This sums up my feelings on New York City pretty well…

Here is a quote from the blog of Scott Heiferman, CEO and Co-Founder of Meetup:

“New York is self-confident because it makes the TV commercials (who cares), it’s got Wall Street and hedge funds (no real value-creation), and Time Inc and Conde Nast are here (old farts). New York’s economy is made of increasingly irrelevant and/or unsustainable and/or uninteresting cash cows and cash machines.”

I grew up in a New York City suburb (Norwalk, Connecticut). Where I lived, everyone I knew thought that “The City” was the center of the universe. Most of the people I went to high school with attended college in the Northeast, migrated to New York after graduation, and would not consider living anywhere else.

I made the very unpopular decision to go to school in the South, in the fantastic city of Nashville, TN. Everyone thought I was crazy for not going to the Ivy League or another small New England college. Besides being incredibley ignorant, my friends made their decision to stay in NYC because they believe it runs the world. These people could not be more wrong.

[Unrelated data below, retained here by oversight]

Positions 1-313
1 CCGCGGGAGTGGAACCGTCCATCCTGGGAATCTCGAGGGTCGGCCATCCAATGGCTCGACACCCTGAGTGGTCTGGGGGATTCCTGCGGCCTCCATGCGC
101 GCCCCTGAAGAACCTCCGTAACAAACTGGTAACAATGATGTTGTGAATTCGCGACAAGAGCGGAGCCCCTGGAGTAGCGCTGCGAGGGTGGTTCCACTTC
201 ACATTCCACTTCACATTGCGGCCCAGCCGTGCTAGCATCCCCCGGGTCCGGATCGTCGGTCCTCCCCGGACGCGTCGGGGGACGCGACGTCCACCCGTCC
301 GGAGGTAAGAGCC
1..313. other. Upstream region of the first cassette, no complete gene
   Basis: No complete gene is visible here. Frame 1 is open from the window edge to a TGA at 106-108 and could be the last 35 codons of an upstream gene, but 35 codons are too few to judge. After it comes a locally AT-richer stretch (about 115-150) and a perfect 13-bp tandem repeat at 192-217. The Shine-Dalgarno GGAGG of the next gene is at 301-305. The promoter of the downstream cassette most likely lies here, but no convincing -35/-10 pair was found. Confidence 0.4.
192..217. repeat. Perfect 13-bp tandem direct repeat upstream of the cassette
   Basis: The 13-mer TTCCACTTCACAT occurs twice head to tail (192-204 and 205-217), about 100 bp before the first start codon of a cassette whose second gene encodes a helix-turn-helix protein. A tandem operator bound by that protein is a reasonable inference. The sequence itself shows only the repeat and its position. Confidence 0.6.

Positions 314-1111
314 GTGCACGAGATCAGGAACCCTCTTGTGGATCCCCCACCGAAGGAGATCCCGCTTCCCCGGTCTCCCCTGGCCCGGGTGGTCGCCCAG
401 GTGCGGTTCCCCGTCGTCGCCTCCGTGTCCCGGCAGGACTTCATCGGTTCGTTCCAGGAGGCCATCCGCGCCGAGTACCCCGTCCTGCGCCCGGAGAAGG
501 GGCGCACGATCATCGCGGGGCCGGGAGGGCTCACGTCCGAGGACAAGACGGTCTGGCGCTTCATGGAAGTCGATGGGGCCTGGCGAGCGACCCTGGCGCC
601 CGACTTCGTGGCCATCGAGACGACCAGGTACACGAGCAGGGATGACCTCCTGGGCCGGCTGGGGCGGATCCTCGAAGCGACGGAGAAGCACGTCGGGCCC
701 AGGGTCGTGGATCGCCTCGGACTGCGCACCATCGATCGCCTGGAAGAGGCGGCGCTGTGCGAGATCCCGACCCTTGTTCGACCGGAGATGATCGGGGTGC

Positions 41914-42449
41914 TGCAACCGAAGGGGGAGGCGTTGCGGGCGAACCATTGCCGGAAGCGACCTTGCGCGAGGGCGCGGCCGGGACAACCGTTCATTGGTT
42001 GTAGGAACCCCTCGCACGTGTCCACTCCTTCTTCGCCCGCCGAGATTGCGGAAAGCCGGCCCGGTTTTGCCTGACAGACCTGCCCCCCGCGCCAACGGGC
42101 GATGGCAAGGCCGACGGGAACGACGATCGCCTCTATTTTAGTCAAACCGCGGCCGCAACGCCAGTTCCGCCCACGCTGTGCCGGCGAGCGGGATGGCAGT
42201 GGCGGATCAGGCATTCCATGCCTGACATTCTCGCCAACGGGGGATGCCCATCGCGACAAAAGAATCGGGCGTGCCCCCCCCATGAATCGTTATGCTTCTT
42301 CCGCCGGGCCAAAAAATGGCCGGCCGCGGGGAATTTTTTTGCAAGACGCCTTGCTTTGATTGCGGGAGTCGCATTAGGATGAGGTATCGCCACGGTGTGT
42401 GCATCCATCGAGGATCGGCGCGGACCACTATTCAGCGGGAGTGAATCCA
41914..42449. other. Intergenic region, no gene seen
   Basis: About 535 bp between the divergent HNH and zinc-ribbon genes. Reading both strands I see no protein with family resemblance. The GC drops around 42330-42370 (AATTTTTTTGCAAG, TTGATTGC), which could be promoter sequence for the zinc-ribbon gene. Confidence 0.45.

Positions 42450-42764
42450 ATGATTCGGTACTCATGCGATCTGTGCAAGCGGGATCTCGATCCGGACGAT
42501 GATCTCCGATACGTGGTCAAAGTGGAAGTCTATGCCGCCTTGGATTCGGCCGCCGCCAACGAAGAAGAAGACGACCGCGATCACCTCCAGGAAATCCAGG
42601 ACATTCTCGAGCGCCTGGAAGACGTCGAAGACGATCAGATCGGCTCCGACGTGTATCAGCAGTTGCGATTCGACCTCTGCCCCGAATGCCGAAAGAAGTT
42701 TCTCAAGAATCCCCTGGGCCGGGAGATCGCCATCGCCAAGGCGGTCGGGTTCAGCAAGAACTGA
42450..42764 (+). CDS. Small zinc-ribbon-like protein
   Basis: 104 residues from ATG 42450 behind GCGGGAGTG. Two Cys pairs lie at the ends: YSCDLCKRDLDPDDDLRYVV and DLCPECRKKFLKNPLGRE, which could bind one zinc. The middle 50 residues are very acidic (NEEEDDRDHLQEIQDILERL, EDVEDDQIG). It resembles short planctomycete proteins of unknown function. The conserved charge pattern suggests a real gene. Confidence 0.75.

Sometimes, I wish people in New York understood what both Scott and I know… because New York adds no real value to the economy (they buy and sell, instead of create), it has become bloated and increasingly irrelevant in the global business.

Besides, it is impossible to find any good pulled pork sandwiches.


1 comment so far

  1. Fin De Fichier on

    Agree with your conclusions and that New Yorkers are often tiresome and self-important. For better or worse though, places like NYC have a certain “momentum” in terms of attracting the young and creative. Take “Improv Everywhere”. Although what they do probably isn’t, strictly speaking, unprecedented, you have to give the big-devil-apple his due and admit that it’s hard to imagine such a trend emerging anywhere else. I think you are right about the increasing irrelevance of NYC to “global business” but the jury is still out on the fate of its role in “global culture”.

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